Project description:Endogenous or iatrogenic antitumor immune responses can improve the course of follicular lymphoma (FL), but may be diminished by immunoregulatory mechanisms in the tumor microenvironment. These may include effects of programmed death (PD)-1, a coinhibitory receptor that impairs T-cell function and is highly expressed on intratumoral T cells. In a Phase II trial, we tested the efficacy of pidilizumab, a humanized anti-PD-1 monoclonal antibody, with rituximab in patients with rituximab-sensitive FL relapsed after 1-4 prior therapies. Pidilizumab was administered at 3 mg/kg every 4 weeks for 4 infusions, plus 8 optional infusions every 4 weeks for patients with stable disease or better. Starting 2 weeks after the first infusion of pidilizumab, rituximab was given at 375 mg/m2 weekly for 4 weeks. Peripheral blood and tumor biopsies were studied to assess immunological effects of pidilizumab. The combination was well-tolerated, with no grade 3/4 toxicities. Overall (66%) and complete (52%) response rates in 29 evaluable patients were high, with tumor regression in 86% of patients. Median progression-free survival was 18.8 months, and was not reached for the 19 responders. Peripheral blood immunophenotyping showed increased memory CD4+ T cells and activation of NK cells after pidilizumab therapy. Tumor response and progression-free survival were associated with T-cell activation gene signatures in tumor gene expression profiling data, both at baseline and in changes induced by pidilizumab. The efficacy of pidilizumab with rituximab compared favorably to historical retreatment with rituximab monotherapy in patients with relapsed FL. Pidilizumab may benefit patients with pre-existing endogenous antitumor immune responses. This set contains 26 samples in total. 8 pairs of pre- and post-treatment samples, and 10 additional pre-treatment samples.
Project description:Peripheral blood was collected into PAXgene tubes from 7 patients with follicular lymphoma, in a phase 2 clinical trial of lenalidomide plus rituximab as initial therapy for advanced-stage indolent non-Hodgkin's lymphoma. Blood was collected at baseline and on Day 15 of the second 28-day cycle, for determination of the gene expression profile after globin mRNA reduction. The effect of treatment on gene expression profiles was largely based on the paired t test, using the Significance Analysis of Microarrays method.
Project description:HF-1, Granta-519, SUDHL4,Oci-Ly10 and Oci-Ly3 cell lines, representing different B cell lymphoma subtypes, were induced with rituximab (R) for three hours and analyzed for differentially expressed genes compared to untreated control.
Project description:This SuperSeries is composed of the following subset Series: GSE3646: Follicular lymphoma and normal lymphoid tissue comparisons GSE3647: Follicular lymphoma lymph node Abstract: Analysis of the patterns of gene expression in follicular lymphomas from 24 patients suggested that two groups of tumors might be distinguished. All patients, whose biopsies were obtained before any treatment, were treated with rituximab, a monoclonal antibody directed against the B cell antigen, CD20. Gene expression patterns in the tumors that subsequently failed to respond to rituximab appeared more similar to those of normal lymphoid tissues than to gene expression patterns of tumors from rituximab responders. These findings suggest the possibility that the response of follicular lymphoma to rituximab treatment may be predicted from the gene expression pattern of tumors. Refer to individual Series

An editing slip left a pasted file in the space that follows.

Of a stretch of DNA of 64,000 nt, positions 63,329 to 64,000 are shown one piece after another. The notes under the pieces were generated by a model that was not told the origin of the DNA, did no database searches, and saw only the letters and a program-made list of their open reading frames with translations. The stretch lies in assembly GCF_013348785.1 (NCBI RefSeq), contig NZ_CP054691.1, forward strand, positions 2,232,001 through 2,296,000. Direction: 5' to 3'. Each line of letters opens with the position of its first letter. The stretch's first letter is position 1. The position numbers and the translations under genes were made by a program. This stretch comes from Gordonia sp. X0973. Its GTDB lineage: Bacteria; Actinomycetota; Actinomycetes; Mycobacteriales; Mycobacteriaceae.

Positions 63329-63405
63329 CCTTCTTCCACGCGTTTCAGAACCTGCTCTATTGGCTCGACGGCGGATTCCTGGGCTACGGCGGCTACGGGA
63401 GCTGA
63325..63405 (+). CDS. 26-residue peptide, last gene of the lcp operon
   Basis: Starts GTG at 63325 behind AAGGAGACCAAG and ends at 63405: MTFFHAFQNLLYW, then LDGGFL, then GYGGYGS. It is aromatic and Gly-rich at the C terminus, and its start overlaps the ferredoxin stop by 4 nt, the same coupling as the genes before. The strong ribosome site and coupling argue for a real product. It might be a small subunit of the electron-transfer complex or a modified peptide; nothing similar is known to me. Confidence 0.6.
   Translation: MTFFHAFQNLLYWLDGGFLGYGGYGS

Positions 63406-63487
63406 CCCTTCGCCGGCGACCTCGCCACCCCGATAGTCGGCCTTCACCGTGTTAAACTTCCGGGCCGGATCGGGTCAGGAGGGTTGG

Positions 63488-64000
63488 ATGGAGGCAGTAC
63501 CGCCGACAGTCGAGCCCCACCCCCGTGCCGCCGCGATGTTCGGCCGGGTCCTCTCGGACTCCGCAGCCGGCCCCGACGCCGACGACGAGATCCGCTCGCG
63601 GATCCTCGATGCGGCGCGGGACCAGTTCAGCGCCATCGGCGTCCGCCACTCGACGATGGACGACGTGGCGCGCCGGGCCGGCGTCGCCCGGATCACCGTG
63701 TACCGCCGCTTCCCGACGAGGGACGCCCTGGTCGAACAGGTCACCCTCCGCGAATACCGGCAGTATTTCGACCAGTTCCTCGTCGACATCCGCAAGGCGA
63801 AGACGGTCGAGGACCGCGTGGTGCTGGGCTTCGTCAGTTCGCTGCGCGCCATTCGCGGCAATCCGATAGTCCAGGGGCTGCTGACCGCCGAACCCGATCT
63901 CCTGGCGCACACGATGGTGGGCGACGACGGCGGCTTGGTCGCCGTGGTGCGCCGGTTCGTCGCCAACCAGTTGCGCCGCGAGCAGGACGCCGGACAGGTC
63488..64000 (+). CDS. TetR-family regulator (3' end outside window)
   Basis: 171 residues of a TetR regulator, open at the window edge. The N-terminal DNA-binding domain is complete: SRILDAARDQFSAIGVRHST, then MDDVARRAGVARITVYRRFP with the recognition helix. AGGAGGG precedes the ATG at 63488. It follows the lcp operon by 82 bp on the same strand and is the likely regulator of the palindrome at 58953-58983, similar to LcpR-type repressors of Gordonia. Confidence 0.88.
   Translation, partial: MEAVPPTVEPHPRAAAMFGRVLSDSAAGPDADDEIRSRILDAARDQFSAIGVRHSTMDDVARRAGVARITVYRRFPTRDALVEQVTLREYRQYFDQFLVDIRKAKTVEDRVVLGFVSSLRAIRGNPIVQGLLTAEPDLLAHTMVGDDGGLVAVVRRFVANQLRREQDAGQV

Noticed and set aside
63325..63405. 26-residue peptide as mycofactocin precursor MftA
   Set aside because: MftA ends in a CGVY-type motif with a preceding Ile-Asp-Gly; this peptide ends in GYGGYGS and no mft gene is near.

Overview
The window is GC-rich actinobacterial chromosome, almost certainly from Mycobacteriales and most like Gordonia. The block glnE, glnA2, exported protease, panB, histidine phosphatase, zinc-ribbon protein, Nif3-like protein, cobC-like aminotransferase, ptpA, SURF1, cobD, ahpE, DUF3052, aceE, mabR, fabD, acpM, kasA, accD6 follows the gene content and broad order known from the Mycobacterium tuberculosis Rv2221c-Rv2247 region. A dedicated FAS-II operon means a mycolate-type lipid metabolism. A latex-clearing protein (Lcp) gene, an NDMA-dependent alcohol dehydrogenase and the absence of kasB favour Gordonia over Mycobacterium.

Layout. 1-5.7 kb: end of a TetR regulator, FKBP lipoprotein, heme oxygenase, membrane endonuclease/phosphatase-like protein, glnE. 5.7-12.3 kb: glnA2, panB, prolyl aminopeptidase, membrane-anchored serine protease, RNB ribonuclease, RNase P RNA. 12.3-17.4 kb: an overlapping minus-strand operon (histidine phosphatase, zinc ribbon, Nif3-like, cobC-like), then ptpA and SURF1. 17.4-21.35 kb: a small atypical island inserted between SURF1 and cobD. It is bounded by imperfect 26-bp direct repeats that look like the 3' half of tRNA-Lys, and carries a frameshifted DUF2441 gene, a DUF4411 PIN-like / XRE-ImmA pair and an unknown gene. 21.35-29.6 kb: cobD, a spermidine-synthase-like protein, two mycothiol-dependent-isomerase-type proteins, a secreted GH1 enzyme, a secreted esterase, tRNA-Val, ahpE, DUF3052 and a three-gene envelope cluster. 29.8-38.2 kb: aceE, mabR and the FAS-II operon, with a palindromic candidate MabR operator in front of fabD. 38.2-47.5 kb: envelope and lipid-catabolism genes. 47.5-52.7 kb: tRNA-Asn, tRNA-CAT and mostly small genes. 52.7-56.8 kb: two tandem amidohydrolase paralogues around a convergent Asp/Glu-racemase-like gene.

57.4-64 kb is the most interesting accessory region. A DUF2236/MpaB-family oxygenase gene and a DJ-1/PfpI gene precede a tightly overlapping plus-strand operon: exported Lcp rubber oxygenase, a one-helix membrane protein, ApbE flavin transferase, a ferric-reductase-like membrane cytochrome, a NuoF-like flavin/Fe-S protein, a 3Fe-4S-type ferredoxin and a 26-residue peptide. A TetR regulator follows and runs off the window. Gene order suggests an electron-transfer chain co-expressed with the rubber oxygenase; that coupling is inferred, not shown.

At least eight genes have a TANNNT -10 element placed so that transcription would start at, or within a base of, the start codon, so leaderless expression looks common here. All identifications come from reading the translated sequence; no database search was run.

Project description:We investigated the differential regulation patterns of type I anti-CD20 monoclonal antibody (mAb) rituximab and type II obinutuzumab on a transcriptional level. Using a panel of MCL cell lines, we determined the effects of obinutuzumab and rituximab as monotherapies as well as in combination on cell viability and proliferation. Obinutuzumab induced a higher reduction in cell proliferation in each mantle cell lymphoma cell line than rituximab did. Results indicate a common pattern of expression changes after binding of anti-CD20 mAbs, but also reveal a significant difference between type I and type II treatment. Combination treatment resulted in a rituximab-like expression pattern. Many deregulated genes were associated with stress signalling, cell death, immune response and other functional clusters. Our analyses identified different and antibody-specific downstream expression patterns of obinutuzumab and rituximab, which may represent the molecular basis of the superior effect of obinutuzumab in comparison to rituximab. Overall design: 25 samples with 3 replicates each
Project description:The RNA-seq data presented in this study include libraries from Mantle Cell Lymphoma (MCL) tumor cells of 4 patients, Peripheral Blood B Cells from 3 healthy volunteers and JEKO-1 MCL cell lines Overall design: RNA-Seq on MCL patient samples
Project description:We studied 498 de-novo adult DLBCL cases, which had been diagnosed between January 2002 and October 2009, as part of the International DLBCL Rituximab-CHOP Consortium Program Study We perform global gene expression profiling from formalin fixed paraffin embedded 498 DLBCL tissues RNA by SPIA mediated microarray detection and identified the distinct subgroups of the disease within DLBCL, known as germinal-center-B-cell-like (GCB), activated B-cell-like (ABC), and unclassified DLBCL (UC). RNA of 498 FFPET DLBCL patient samples were extracted, amplified using a novel RNA amplicfication method, Single Primer Isothermal Amplification (SPIA, NuGen Inc.), and hybridized to Affymetrix HG-U133 Plus 2.0 GeneChips. This dataset is the collaboration between The University of Texas at MD Anderson Cancer Center and Roche Molecular Systems, Inc.